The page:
Saturday, September 22, 2018

The Call of Fall

It is absolutely gorgeous this morning in SE Kansas!  It's been a blistering 90's or so most of the past week, and we've so wanted fall to come, especially since we had no spring and have had summer for more months than we can count.  We woke up to 50's for lows, and it was so nice!

Moving into the fall season brings areas we can work on for saving money and using frugal measures.  We generally use this season as a prep time for winter, which is a costly season.  But, this prep time can save us on resources and finances if we think about what we do.

Right now, those of us in cooler weather can cut the AC off.  Folks farther north are probably using heat, especially where they've already had snow.  Remind me not to move there!  Anyway, opening your windows to let in fresh air and cooler temps will dramatically save on your electric bill.  It also saves wear and tear on whatever unit you use to cool your home.  We run fans to help circulate the air in our house and get that sweet smelling fresh air as far in as possible.  If you have ceiling fans, those work very well in circulating, have your blades set to pull air up for now, and when winter comes and you use your heat, set the blades to push air down.

For those who do not open windows, this is a good time to start working on weatherizing those windows.  They are a good source of heat leakage in the winter, which raises your energy cost.  Here at our house, we use heavy clear plastic and attach it to the outside of the windows on the downstairs and the inside of the windows upstairs.  It makes a big difference and you don't feel a bitter draft in the middle of winter when the wind is howling.  Plastic is easy to find at your local hardware store, Home depot/Lowe's, Walmart, and possibly other discount stores.  We use double sided tape inside the house, cardboard strips and staples on the outside.  On the outside we roll the plastic up in spring so we can have the windows open, and return it back to the window and staple down in November.

This season is the time when we start pulling out our blankets, quilts, warmer clothes, and pumpkin spice everything.  We decorate our houses and yards to show the harvest colors.  This can be costly, but it doesn't have to be.

If you're decorating your house, use what is naturally around you.  Colored leaves in vibrant hues of reds and golds will soon be everywhere.  Gather some, and gently spray them with clear coat paint to keep them from degenerating any farther and keep that color a while.  I remember my mom doing this and calling it shellacking.  She also did this with pine cones.  Take the clear painted leaves and adhere them to a wreath or whatever decor you prefer to use, do the same with the pinecones.  Pumpkins are perfect to work with as well.  If you don't grow them, you can purchase them at decent prices.  If you DON'T carve them, they will last much longer.  When carving them out, you open the gourd and allow bacteria, oxygen, fungus, and bugs to get in and the inner flesh will deteriorate quickly.  Leaving the gourd whole will allow it to last much longer outside, especially on a dry area.  You can then use these later in the season for pumpkin pie and other goodies.  Roast the seeds for a great treat (I personally prefer brown sugar and butter on mine).  You can use butternut squash and other squash/gourds for decor, and then turn around and eat them later.  This makes a good double duty decoration!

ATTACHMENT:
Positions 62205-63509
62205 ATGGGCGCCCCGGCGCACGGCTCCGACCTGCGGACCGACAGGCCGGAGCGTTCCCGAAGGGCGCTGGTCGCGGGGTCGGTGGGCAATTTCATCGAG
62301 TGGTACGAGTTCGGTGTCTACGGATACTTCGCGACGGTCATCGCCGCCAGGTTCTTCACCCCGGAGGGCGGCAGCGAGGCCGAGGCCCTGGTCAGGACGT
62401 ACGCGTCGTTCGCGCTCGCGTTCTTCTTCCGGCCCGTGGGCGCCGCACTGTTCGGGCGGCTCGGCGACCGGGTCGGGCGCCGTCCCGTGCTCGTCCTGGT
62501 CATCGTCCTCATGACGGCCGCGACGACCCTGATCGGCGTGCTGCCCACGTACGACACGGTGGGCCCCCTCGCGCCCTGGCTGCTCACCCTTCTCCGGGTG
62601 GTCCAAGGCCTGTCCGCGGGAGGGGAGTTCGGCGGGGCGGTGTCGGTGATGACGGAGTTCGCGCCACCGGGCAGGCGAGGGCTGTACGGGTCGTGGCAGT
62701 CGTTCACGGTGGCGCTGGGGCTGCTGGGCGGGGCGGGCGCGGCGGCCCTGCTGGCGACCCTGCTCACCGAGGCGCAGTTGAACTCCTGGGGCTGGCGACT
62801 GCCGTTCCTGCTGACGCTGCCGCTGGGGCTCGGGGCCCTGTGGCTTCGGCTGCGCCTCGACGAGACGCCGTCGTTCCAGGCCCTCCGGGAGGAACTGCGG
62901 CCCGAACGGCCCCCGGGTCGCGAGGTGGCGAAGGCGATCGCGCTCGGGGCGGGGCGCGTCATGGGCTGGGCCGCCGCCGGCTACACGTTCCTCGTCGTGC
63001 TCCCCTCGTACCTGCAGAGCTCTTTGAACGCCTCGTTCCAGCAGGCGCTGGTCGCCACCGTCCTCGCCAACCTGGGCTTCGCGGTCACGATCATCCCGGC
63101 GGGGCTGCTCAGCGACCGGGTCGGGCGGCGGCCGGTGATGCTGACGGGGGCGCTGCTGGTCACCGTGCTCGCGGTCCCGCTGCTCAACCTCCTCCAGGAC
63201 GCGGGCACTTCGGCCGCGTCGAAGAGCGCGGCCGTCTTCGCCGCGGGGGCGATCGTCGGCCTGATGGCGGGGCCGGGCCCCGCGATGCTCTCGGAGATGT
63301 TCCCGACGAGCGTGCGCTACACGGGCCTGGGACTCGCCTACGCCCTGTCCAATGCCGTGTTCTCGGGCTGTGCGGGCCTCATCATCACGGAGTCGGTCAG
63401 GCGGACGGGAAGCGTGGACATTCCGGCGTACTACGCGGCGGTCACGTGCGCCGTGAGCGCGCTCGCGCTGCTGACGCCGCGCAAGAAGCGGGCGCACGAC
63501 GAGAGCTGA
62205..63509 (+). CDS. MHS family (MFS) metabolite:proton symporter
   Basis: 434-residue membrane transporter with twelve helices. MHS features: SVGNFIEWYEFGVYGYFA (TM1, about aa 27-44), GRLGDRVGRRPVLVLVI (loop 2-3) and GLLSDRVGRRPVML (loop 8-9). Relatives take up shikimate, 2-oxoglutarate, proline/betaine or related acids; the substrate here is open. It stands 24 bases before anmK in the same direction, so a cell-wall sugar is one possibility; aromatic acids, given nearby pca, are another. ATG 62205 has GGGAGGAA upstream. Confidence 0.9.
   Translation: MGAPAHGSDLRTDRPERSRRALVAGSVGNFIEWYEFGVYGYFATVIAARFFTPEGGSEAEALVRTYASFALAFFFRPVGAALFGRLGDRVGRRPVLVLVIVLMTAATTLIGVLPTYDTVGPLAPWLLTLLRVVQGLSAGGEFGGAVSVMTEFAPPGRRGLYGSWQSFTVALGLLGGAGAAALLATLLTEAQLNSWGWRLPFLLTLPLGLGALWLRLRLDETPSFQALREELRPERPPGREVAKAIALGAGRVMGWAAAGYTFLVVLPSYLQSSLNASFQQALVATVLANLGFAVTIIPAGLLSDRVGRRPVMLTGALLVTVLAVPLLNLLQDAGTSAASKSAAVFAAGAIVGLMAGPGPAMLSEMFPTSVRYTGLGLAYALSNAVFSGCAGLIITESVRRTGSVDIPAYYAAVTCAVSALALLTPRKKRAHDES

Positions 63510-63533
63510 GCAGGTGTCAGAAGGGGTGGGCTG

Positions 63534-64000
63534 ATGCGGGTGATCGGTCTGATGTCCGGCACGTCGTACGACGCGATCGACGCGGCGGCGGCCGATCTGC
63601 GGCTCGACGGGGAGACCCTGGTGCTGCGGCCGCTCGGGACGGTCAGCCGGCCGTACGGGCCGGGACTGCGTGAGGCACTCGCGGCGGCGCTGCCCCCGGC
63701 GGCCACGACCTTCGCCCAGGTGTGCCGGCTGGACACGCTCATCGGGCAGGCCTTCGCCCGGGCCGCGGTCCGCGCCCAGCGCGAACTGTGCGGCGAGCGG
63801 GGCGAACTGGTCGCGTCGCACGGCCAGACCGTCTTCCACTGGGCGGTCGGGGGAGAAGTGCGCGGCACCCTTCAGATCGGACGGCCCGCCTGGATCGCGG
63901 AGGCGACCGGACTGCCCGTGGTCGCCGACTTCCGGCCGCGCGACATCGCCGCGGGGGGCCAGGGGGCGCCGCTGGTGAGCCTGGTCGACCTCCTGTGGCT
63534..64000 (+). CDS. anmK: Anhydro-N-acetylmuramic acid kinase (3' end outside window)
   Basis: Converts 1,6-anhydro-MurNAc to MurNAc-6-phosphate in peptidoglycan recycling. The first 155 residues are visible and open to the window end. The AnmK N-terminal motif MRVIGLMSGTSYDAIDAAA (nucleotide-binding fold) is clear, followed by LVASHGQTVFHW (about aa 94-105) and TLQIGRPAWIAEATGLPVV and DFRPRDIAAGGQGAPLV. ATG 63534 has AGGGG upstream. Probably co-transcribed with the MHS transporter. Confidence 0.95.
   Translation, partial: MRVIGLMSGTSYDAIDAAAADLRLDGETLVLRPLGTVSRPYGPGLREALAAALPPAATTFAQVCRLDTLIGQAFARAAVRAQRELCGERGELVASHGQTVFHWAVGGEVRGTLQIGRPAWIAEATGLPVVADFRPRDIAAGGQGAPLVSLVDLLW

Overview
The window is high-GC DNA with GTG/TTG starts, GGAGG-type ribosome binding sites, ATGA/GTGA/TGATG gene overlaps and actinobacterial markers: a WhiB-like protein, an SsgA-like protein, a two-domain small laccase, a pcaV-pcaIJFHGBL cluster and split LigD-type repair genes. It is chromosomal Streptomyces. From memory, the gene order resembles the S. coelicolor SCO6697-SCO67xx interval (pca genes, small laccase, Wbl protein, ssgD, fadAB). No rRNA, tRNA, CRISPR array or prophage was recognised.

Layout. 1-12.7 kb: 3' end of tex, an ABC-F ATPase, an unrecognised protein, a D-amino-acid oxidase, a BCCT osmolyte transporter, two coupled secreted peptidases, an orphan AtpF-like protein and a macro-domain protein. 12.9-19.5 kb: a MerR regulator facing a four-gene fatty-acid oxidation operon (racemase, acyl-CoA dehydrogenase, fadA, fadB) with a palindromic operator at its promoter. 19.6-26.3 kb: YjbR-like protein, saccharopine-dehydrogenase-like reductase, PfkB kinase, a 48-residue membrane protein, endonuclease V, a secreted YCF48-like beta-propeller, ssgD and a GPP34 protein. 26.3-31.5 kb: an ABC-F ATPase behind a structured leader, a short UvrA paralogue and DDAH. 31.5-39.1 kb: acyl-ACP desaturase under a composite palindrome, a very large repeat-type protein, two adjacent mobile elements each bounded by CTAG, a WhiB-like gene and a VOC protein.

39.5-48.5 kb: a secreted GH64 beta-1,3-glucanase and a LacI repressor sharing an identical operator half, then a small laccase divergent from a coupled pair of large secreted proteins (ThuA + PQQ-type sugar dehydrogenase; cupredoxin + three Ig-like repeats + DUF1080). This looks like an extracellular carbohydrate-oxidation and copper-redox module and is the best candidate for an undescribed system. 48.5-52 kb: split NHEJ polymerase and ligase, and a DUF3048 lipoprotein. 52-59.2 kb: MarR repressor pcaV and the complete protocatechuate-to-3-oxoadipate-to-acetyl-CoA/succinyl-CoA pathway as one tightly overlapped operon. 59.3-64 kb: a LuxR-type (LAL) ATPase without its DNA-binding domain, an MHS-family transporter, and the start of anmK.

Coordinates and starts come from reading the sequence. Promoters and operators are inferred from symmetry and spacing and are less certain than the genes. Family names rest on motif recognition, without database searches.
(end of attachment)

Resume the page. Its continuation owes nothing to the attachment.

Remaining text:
If you know farmers or do your own gardening, save your corn stalks after harvest and use them for decor.  Tie a few together in a bundle and you have instant decoration without the added cost.  If you have dried grass/hay bales/dried wheat grass (straw)/oat grass/etc, you can use it for decor, bundled or used as bales for stacking, or in the sleeves of a scare crow.  Save some field corn or Indian corn to dry out and use it for pops of color.  Mums are a traditional fall decor item, they're great for color, and when you plant them, they return year after year after year after year.  My father-in-law has a yard full of mums that started off of one mum that has been used for cuttings for years.  It's pretty to see in the fall!  Marigolds are often bright and very beautiful this time of year as well.  They are annuals but reseed themselves very well.  It is almost like cooler weather brings out their colors better.

Now is a good time to check your warm clothes supply, while garage sales are still going.  People are clearing closets and preparing for the winter Christmas clothing haul,  Some pieces might need a little mending, but if you are handy with a needle and thread, you can do it easily and save lots of money.

This is by no means an exhaustive list of ideas.  This is just a very beginning...considering this is the first day or spring. :)

What are your frugal ideas for fall???  I'd love to hear them!

~~~Mrs. A

Gratefully shared with:

Darling Downs Diaries


  1. Thanks for sharing your thoughts on preparing for Fall.

    We need to winterize our new screened in porch. I'm still researching that one, but I'm running out of time! lol.

    1. :)

      I wonder, would doing the rolls of plastic work for the outside (or in)? Here we dream of a screened in porch--with the breeze almost year round, it'd be so nice to sit out on the porch and *not* get ate up alive by the 5 pound skeeters! We're just getting started back on our yearly winterizing, so much to do, so little time before it gets cold!!

      Thank you for your comment! :)


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